How France tried to build a “false” Paris in 1918

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At the end of the First World War, the French army sought to lure German planes towards luminous targets that would imitate Paris landmarks. French newspaper Le Figaro has uncovered archives detailing the proposed procedure.

Paris at Night - the French military sought to replicate the capital with timber, cloth and light


Almost a century after the start of the First World War, this incredible project of the French Armed Forces remains a very little known one to this day. In 1918, as the conflict was coming to an end, the DCA (the organisation charged with defending French territory from aerial attacks) launched itself into the construction of a replica of Paris designed to dupe the German pilots. Aeroplanes, which had made their entrance into the armed conflict for bombing and tactical reconnaissance missions, were yet without radar. In creating a false town composed of a myriad of lit installations, the French hoped to attract the nocturnal raids towards the wrong targets.

A British blog site recently brought to light an edition of the magazine Illustrated London News from November 1920, which detailed the incredible passive defence plan that was put in place to to defend the French capital. From here, a number of other publications took up the story, with Le Figaro managing to unearth even more archive material on the ambitious project.

Although lighting had already been used to find bombing targets, the first experiments using lighting to create the impression of false targets were started in 1917. German Gotha bombers had already begun their first tentative bombing raids on London, so the threat to the French capital was a real one.

The project began with “a few acetylene lights arranged to give the impression of the presence of of unlit avenues”. At the urging of Secrétariat d’État à l’Aéronautique (Secretary of State for Aeronautical) and the DCA, the project was substantially upgraded in 1918 and the decision was taken to not only imitate a few streets but the entire City of Light.

The challenges in bringing the plan to fruition were difficult, to say the least: they had to find curves in the River Seine similar to those found in the capital that were well away from any built-up areas.

Three sites were chosen. Installation began with Zone A2 near Villepinte (drawing courtesy of French Military Review).

After some thought, three suitable sights for the sham Paris were found to the north-east, north-west and east of the city. The race was now on in the first zone to build a false Saint-Denis, a false Aubervilliers, a false Gare de L’Est and a false Gare du Nord, complete with re-constituted “factories” of the northern suburbs. In the other two zones, meanwhile, they were to reproduce a railway, the Champs-Élysées and other Paris landmarks, as well as industrial targets.

The DCA didn’t possess the means to carry out the big plan themselves and the job had to be contracted out to a private company. An electrical engineer of Italian extraction – Fernand Jacopozzi – was hand-picked by agents of the French administration to head the project. Jacopozzi was chosen for the Tintin-esque adventure, according to Le Figaro, because of “his ingenuity and the simplicity of his method”.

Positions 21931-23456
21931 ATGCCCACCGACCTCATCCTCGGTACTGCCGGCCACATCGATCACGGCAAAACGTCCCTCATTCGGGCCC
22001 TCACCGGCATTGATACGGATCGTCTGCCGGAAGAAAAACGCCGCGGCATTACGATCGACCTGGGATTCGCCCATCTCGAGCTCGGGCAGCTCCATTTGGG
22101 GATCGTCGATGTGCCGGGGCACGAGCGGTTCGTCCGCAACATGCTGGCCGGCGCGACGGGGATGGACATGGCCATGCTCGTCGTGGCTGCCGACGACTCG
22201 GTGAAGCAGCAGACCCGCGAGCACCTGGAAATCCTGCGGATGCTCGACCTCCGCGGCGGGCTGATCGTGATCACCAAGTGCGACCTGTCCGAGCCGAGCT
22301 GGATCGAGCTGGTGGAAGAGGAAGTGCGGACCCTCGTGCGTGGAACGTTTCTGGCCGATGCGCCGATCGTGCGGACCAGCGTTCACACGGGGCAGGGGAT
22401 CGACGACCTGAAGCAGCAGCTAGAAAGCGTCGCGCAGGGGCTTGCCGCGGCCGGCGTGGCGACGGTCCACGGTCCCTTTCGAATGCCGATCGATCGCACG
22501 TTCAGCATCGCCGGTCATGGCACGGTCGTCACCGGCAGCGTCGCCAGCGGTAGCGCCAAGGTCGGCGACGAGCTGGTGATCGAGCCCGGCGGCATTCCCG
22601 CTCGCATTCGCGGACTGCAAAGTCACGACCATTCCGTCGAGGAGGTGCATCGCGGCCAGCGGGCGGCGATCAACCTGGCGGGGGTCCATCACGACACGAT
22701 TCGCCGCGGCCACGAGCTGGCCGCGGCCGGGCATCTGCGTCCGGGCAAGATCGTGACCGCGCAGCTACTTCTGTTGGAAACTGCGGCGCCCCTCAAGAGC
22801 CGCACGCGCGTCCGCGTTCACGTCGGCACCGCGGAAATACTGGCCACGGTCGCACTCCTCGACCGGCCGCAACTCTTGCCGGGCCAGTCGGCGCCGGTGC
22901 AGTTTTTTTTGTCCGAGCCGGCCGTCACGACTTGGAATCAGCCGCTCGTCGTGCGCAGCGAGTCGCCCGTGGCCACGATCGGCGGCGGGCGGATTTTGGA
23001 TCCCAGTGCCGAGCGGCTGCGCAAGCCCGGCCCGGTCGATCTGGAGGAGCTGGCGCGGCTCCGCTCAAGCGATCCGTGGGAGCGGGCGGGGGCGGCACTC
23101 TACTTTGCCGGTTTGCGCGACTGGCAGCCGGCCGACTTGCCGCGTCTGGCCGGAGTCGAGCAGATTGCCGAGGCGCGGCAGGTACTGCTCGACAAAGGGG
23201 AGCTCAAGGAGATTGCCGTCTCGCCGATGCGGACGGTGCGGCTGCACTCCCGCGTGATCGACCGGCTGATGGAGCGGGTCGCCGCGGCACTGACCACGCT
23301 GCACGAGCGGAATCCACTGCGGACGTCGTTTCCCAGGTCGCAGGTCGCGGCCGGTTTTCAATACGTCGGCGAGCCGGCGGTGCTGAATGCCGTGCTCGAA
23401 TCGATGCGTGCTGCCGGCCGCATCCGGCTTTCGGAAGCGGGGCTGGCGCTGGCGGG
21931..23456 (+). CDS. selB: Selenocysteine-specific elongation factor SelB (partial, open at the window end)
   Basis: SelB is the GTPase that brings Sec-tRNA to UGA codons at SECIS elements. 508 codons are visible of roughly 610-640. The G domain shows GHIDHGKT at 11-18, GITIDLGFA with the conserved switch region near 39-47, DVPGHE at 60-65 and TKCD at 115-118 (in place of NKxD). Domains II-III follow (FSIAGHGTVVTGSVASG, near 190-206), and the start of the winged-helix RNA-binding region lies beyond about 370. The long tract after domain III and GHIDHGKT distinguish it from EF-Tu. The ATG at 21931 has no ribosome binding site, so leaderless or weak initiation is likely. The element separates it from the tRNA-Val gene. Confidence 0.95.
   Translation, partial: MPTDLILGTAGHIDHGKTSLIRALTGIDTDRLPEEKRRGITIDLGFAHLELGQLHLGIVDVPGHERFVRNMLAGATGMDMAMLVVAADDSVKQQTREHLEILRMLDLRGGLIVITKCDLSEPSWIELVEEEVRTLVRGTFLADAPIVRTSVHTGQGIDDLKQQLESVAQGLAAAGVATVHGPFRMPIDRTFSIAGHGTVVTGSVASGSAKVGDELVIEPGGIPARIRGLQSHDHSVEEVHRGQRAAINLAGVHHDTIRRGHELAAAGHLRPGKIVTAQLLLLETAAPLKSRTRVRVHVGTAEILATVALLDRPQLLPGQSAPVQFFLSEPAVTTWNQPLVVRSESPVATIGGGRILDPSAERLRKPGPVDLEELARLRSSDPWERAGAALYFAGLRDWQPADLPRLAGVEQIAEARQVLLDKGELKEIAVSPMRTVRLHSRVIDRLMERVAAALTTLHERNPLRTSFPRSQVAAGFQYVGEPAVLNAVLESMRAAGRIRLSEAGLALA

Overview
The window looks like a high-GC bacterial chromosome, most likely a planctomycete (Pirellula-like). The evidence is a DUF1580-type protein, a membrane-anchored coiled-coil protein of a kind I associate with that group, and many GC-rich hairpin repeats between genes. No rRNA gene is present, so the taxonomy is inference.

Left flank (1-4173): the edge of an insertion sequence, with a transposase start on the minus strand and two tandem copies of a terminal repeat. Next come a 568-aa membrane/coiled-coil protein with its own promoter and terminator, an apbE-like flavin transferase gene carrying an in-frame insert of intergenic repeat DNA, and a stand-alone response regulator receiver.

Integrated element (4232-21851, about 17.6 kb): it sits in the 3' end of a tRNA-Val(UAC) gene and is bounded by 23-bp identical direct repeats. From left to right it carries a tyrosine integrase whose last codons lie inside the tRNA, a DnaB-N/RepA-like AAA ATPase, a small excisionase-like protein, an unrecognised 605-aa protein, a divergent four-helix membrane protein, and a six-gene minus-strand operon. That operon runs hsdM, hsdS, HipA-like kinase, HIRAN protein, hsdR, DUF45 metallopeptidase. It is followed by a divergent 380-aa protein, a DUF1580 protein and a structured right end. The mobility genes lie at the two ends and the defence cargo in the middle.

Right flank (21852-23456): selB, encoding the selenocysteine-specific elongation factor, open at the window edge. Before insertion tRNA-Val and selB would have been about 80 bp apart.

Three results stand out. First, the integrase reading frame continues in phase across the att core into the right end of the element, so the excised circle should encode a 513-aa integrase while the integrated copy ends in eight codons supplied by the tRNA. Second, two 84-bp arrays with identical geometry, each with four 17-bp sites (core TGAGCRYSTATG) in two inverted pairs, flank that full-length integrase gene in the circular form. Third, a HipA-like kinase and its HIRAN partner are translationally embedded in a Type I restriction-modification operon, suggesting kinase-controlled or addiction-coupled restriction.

Attract without Arousing Suspicion

First false target on the list was the Gare de l’Est; situated between the north-eastern suburbs of Seyran and

Zone B, where the curve of the "petite ceinture" was replicated

Villepinte. This project consisted of buildings, departure tracks, stationary trains, moving trains, signals and a factory with ancillary buildings and furnaces burning. The wooden buildings were covered with painted cloth, stretched and translucent so as to imitate the dirty glass roofing of factories. The main difficulty rested in the intensity of lighting required. They had to attract the attention of the enemy pilots but not so much as to arouse their suspicion.

Jacopozzi seems to have taken on this challenge with gusto, using “lamps of different colours (white, yellow and red), illuminating alternately artificially-produced smoke” to imitate the glow of machinery in operation. Trains were represented by wooden surfaces on the ground. Lateral lighting was projected outwards from the “carriages” as if it were coming through the windows of a train.

This installation was designed to give the illusion of a moving train when seen from the air

The pièce de résistance, however, was the reproduction of a moving train. The camouflaged area was extended over a 2km length and the lighting moved progressively from one end of the site to the other and back again.

Unfortunately, all of this painstaking work was in vain, as the installations weren’t finished until after the last aerial raid on Paris in September 1918. “They were therefore not put to the test in a real situation”, as a military review soberly puts it in 1930. It was later discovered, in fact, that the Germans had a similar plan in mind.

For Jacopozzi himself, the enormous lighting project was far from a waste of his time. Believed to have been handsomely paid for his services to the Republic, the same engineer was to undertake the project of illuminating the Eiffel Tower (the real one!) for the first time a couple of years later, as well as lighting up various other Parisian landmarks including the Champs-Élysées.

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